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jsisen
Contributor
Contributor

Ok i will test again and report

thanks

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Sachchidanand
Expert
Expert

Are you running your iperf server on the same host?

Regards,

Sachcidanand

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jsisen
Contributor
Contributor

yeap, I run iperf on the same host

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Sachchidanand
Expert
Expert

I can see you have the same subnet for iperf client and server means it's using the L2 enviornment for communication, you can try putting your client and server in to different vlan/network.

Also on VM it will show max bandhwith upto what you nic card support, in your case it''s vmxnet3.

Regards,

Sachchidanand

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jsisen
Contributor
Contributor

Hi All 

I try to test again with other vms on other server, still speed below do not improve. 

jsisen_0-1692170798036.png

 

thanks 

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Kinnison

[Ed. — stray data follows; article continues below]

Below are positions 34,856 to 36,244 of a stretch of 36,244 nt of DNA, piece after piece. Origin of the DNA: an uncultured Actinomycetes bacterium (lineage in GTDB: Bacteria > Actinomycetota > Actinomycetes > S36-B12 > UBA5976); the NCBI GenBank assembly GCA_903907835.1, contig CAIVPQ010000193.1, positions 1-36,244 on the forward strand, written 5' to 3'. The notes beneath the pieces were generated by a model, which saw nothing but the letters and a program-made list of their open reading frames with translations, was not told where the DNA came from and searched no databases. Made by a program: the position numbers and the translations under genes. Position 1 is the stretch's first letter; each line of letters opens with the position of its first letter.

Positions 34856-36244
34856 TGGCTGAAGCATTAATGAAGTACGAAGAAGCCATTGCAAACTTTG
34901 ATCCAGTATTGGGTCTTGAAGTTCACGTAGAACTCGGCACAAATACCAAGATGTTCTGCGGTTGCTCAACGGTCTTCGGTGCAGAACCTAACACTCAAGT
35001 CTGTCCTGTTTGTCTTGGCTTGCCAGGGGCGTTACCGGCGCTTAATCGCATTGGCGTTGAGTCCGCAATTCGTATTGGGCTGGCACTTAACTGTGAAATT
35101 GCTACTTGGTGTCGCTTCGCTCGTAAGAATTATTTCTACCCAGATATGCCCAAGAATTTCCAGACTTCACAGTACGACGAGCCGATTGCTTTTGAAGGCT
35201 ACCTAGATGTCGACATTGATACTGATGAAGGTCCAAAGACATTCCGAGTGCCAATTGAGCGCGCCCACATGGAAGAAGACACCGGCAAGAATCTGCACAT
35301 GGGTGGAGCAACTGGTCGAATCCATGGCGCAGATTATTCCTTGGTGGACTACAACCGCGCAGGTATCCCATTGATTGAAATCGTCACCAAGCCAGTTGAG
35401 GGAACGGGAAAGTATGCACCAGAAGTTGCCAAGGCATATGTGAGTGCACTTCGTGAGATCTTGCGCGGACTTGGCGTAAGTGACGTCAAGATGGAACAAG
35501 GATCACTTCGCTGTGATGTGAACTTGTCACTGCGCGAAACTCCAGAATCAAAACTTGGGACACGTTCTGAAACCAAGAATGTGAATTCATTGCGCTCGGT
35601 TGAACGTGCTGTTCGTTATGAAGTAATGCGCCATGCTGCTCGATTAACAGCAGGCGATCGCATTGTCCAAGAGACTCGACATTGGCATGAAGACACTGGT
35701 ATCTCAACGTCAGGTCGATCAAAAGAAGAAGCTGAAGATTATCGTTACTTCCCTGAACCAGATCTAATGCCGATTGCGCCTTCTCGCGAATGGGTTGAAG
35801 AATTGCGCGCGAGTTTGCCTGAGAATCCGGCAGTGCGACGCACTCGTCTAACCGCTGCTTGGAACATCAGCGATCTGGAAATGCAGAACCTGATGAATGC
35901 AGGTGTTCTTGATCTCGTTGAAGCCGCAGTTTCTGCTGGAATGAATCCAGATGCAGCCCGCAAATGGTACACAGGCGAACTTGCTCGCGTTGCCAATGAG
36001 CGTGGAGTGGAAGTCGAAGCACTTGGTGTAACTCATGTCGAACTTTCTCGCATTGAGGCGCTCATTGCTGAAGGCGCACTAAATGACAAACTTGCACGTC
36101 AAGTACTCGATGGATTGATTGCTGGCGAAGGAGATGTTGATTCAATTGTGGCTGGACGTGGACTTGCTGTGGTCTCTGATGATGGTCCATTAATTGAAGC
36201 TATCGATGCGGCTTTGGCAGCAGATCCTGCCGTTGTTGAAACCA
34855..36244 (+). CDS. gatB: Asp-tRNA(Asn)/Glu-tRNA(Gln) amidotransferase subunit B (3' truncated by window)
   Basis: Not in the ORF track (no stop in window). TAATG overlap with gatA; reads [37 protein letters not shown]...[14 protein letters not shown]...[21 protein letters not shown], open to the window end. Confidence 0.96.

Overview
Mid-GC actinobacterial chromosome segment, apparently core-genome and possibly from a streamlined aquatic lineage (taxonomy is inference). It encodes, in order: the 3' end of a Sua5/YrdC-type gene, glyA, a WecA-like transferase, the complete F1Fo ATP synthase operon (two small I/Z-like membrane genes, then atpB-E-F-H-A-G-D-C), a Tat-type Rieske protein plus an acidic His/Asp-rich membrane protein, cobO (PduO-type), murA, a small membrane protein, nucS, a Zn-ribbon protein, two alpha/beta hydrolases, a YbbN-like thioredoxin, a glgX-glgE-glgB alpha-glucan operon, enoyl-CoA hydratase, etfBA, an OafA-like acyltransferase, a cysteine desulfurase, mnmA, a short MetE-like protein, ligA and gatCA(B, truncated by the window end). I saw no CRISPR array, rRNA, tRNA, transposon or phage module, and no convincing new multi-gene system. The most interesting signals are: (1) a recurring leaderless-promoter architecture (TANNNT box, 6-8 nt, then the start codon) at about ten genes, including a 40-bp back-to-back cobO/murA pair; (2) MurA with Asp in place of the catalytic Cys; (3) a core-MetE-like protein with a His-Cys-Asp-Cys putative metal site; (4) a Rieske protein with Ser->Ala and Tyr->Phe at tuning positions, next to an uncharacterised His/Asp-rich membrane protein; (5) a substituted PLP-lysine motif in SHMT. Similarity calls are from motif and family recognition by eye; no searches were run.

Commander
Commander

Hello,


The point is that aggregating two network interfaces with speeds equal to 2 x 10 Gigabit/sec network interfaces does not at all equate to a grand total of 20 Gigabit/sec. There's a lot of literature out there, but there's a blog article well written that explains it pretty well, you can check it out here: https://frankdenneman.nl/2011/02/24/ip-hash-versus-lbt/


Regards,
Ferdinando

ansarabass
Enthusiast
Enthusiast

Hello Ahmad,

It seems like you're working on optimizing the network bandwidth between your ESXi host and Cisco switch using two 10G NICs in a port-channel configuration. Your goal is to achieve the maximum speed of 20Gbps between the host and the switch. Based on your description, it appears you're not getting the expected throughput.

Here are a few steps you can consider to troubleshoot and potentially improve the network performance:

NIC Configuration on ESXi: